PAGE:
History, Diaspora, and Politics

Episode 332

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Migration has long been a driving force in the history of global and transnational connections. In this episode, we explore the politics of diaspora surrounding different migrant communities in the Middle East, North Africa, and beyond with three student guests. First, we discuss the little-known history of Vietnamese migrants in the state of Israel. Then, through film, we revisit the history and memory of Jewish urban life in North Africa between Tunisia and France. Finally, we consider the political implications of the relationship between Canada and the Ismaili diaspora.

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Contributor Bios

Evyn Lê Espiritu is a Rhetoric PhD candidate and filmmaker at UC Berkeley. Her dissertation examines the Vietnamese refugee diaspora in Guam and Israel-Palestine as a means to trace not only circuits of empire—how the Vietnam War is linked to US military build-up in Guam and an unwavering support of Israel—but also circuits of solidarity—how Chamorro decolonialization efforts and Palestinian resistance struggles are connected via the Vietnamese refugee figure.
Margaux Fitoussi is a PhD student in anthropology at Columbia University studying migration and memory in North Africa.
Kais Khimji recently graduated magna cum laude from Harvard College where he majored in Social Studies with a focus on Islamic Modernism and Western Thought. His thesis explored the relationship between the Canadian government and the Ismaili Imamat as represented by His Highness the Aga Khan IV.
Shireen Hamza is a doctoral student in the History of Science department at Harvard University. Her research focuses broadly on the history of science and medicine in the Islamicate Middle Ages, and more specifically on the history of women's health.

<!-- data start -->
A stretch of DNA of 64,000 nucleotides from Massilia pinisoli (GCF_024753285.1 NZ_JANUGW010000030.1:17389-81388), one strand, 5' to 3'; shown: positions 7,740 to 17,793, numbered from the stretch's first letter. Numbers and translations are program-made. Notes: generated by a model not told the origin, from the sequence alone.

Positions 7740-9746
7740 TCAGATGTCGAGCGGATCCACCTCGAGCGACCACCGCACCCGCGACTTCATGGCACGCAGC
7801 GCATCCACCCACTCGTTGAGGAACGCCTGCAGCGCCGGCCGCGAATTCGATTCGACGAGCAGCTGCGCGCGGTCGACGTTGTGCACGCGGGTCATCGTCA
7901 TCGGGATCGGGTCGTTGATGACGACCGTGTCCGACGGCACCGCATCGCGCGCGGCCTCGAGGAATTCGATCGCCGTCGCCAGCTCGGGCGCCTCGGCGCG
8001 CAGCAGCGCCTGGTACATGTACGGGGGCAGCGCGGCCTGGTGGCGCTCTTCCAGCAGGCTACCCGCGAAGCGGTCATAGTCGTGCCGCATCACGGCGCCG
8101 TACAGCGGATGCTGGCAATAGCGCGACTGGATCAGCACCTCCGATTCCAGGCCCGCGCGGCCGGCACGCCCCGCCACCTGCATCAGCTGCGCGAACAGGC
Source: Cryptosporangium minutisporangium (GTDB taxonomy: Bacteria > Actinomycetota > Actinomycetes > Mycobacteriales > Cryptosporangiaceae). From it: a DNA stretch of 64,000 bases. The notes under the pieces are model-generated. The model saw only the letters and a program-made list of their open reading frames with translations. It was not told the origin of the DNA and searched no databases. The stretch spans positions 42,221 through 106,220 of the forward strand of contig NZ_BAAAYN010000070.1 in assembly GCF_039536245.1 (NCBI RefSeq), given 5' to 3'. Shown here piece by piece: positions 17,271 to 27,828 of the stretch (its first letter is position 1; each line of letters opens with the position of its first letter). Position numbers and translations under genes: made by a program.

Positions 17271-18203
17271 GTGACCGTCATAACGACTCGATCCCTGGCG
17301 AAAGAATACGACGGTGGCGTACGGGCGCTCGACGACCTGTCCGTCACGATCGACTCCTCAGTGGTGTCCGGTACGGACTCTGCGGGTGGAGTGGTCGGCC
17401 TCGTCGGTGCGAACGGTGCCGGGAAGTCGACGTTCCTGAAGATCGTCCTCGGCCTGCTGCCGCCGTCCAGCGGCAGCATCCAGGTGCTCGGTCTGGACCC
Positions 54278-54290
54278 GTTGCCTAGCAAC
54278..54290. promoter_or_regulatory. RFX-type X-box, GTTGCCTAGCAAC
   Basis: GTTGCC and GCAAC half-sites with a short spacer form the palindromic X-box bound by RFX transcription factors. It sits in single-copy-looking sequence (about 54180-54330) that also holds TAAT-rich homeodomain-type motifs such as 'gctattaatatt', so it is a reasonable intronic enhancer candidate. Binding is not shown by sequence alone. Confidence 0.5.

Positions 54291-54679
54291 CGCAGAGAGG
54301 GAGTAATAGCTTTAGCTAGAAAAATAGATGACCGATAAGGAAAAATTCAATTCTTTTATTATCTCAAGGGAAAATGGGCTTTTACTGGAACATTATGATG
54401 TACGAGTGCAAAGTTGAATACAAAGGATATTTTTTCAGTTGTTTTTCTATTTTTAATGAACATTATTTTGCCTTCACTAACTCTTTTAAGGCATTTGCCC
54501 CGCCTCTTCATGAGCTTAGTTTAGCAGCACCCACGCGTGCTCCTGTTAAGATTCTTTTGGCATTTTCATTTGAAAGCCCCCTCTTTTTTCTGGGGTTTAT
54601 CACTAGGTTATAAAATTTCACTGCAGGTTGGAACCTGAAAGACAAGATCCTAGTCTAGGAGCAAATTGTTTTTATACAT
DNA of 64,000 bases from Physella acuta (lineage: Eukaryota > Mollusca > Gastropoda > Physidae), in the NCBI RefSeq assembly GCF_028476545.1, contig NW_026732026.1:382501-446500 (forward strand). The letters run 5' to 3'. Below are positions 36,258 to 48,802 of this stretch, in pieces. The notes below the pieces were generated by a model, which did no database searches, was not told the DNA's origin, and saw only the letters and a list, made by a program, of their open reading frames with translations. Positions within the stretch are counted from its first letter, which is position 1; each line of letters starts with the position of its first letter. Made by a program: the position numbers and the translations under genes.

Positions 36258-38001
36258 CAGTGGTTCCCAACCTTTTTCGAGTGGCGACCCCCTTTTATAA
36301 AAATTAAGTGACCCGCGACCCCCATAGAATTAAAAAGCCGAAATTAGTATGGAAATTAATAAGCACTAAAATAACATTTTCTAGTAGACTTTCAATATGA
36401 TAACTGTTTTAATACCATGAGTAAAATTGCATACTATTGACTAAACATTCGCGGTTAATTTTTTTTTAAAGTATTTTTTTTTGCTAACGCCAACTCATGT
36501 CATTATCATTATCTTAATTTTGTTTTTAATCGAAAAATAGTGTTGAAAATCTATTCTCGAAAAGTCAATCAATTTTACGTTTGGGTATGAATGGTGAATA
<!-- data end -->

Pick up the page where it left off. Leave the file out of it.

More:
Chris Gratien is Assistant Professor of History at University of Virginia, where he teaches classes on global environmental history and the Middle East. He is currently preparing a monograph about the environmental history of the Cilicia region of the former Ottoman Empire from the 1850s until the 1950s.

Individual Conversations


Episode No. 332
Release Date: 10 September 2017
Recording Location: Harvard University
Audio editing by Shireen Hamza and Chris Gratien
Music: Harmandali - Recep Efendi, Cemal Efendi; Katibim (Uskudar'a Gider iken) - Safiye Ayla; Baglamamin Dugumu - Necmiye Ararat and Muzaffer; from Excavated Shellac - Lili Labassi - Mazal Haye Mazal
Special thanks to Kara Günes for permission to use the composition "Istanbul"
Images and bibliography courtesy of Evyn Lê Espiritu, Margaux Fitoussi, and Kais Khimji


This synagogue was demolished in 1961. The Hebraic inscription above the doors says in Hebrew: Beith Haknesset Haguedola, which translates as the Great Synagogue. Below this is engraved: Dirshou hashem veouzo bishou panav tamid, which translates as “Seek recourse with the eternal and to his support, seek his face continually.” In the background we see the Sidi Mahrez Mosque, which was constructed during the Ottoman Empire (not the tenth century). The legend says that at the end of the tenth century, Sidi Mahrez ben Khalif stood in the tower of the mosque and all areas within throwing distance were set aside for Jews. So, the story goes, his staff landed within the north-east of the medina and this zone came to be known as the Jewish quarter. Photograph: Angel Lumbroso (1960). From Bernard Allali Collection 
Exiting the synagogue, these young boys celebrate their bar mitvah and are accompanied home by children singing liturgical songs known as ouled el bayout. Photographer unknown
A father and his son in front of the Ben Turka door on Sidi Mfarej Street. Tunisian Jewish men wore the black band around their legs as a sign of mourning for the destruction of the second temple in Jerusalem. Some form of this symbol of mourning can be found in Jewish communities all over the world and some older Jews in Djerba continue to wear this style of clothing. Photographer unknown (1890). From Bernard Allali Collection 
Select Bibliography

Vietnamese Refugees in the State of Israel